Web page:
A caustic year of elections in the US came to an end with Trump riding a wave of populist resentment to win Hillary Clinton last night. He swept to victory through a series of hard-fought wins in battleground states from Florida to Ohio.
Bizarrely, Clinton had called Trump asking him to concede the election just minutes before Vice President-Elect Mike Pence addressed a celebration of jubilant Trump supporters at the New York Hilton to announce Trump's victory. Shortly thereafter Clinton conceded herself.
“This is a historic night,” said Pence, introducing Trump to the crowd. “The American people have spoken and the American people have elected their new champion. America has elected a new president.”
The paradox of Trump is that at age 70, with no government experience, he will be the oldest man to ever become president.
Trump’s victory speech
Despite an election campaign in which Trump lambasted Clinton for numerous failures and crimes and said she belonged in jail, in his victory speech he thanked Clinton for her years of public service and said she was owed a major debt of gratitude for her service to the country.
Then Trump said a conciliatory message to the cheering crowd, “Now we have to work together with Democrats and Independents and Republicans around this country, and it is time for us to come together. I pledge to every citizen of our land that I will be president for all Americans.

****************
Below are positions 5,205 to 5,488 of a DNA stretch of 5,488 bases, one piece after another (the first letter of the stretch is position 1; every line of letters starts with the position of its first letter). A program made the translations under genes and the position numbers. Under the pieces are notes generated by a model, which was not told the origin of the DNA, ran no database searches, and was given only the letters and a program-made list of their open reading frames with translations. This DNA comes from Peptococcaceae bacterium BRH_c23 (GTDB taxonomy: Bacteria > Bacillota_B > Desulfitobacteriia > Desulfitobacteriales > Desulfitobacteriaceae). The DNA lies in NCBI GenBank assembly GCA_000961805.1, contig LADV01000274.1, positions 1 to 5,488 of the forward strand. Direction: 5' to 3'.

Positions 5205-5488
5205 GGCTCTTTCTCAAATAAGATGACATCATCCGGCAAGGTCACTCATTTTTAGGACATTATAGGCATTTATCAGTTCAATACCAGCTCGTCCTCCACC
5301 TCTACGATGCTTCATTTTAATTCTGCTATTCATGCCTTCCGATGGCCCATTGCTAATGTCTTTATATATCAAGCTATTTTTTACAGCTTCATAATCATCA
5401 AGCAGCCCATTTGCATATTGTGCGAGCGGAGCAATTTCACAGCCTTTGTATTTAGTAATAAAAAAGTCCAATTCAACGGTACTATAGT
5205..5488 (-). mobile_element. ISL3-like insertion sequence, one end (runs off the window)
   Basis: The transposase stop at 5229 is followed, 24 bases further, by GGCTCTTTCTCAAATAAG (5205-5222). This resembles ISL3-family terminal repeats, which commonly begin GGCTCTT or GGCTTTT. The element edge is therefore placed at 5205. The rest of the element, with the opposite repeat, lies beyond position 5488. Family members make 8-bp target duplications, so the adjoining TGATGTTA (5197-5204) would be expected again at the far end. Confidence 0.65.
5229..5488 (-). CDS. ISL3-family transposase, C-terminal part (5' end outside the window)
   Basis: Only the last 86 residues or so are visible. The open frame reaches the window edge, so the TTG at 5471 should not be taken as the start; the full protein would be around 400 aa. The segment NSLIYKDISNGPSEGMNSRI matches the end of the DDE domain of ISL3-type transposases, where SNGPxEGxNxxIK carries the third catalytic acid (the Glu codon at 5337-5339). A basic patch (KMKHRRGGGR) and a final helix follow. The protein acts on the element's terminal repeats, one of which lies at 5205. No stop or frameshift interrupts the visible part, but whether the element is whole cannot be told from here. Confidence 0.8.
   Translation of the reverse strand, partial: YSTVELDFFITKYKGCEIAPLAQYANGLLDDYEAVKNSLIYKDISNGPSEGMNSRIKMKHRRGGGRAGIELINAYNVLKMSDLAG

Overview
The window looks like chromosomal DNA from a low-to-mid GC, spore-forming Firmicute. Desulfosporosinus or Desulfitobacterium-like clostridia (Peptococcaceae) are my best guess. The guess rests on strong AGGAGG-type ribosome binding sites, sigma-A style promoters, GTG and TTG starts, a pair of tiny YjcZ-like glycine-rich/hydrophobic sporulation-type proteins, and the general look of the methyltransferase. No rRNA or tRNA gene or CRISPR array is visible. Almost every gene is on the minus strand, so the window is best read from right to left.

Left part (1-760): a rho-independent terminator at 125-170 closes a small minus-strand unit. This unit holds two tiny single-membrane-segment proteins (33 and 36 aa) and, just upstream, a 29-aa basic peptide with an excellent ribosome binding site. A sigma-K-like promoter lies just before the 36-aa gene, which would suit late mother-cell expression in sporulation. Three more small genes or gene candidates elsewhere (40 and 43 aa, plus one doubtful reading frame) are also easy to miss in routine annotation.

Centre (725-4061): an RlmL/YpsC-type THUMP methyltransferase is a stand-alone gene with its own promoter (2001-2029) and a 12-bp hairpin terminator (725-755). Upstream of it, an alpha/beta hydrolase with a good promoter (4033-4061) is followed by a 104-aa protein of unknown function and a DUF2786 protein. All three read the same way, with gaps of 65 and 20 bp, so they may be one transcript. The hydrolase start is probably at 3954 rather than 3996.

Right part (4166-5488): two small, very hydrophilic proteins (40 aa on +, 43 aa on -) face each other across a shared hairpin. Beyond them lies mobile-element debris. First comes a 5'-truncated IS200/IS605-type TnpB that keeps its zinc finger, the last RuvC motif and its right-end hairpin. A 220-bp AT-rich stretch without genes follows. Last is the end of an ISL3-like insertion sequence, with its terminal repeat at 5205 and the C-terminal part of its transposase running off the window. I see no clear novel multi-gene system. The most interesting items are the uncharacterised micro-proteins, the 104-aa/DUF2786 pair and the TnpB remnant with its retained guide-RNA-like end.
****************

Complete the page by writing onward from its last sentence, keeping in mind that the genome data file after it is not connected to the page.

“Ours was not a campaign, rather a great and unique movement. It's a movement comprised of Americans from all races, religions, backgrounds and beliefs. The forgotten men and women of our country will be forgotten no longer.”
Addressing the international community, Trump said, “While we will always put America’s interests first, we will deal fairly with everyone — all people and all other nations. We will seek common ground, not hostility, partnership, not conflict.”
Global markets melt down
The immediate effect of Trump’s victory was to plunge global markets into turmoil. A global market sell-off took place, with stocks plunging across Asia and Europe and billions being wiped off the value of investments. As seen with the Brexit vote, however, these losses are likely to be temporary.
Brutal humiliation for President Obama
During his improbable rise, Trump has constantly proved the pundits and perceived political wisdom wrong. He was opposed by the entire senior hierarchy of his own Republican Party, and trounced more than a dozen better-funded and more experienced rivals in the party primary.
The hidden Trump voter, which was a point of controversy during the race, turned out to be a real phenomenon that put Trump over the top.
The election result was also a brutal humiliation for the White House incumbent, Obama, who on the eve of the election, told tens of thousands of people in Philadelphia, “I’m betting that tomorrow, most moms and dads across America won’t cast their vote for someone who denigrates their daughters. I’m betting that tomorrow, true conservatives won’t cast their vote for somebody with no regard for the Constitution.”
Trump’s shock victory is just the latest evidence that globalization has eroded faith in liberal political leadership. From Britain’s vote to leave the European Union to the rise of far right populists and nationalists in continental Europe, opposition to open trade, migrants and government by elites are on the rise.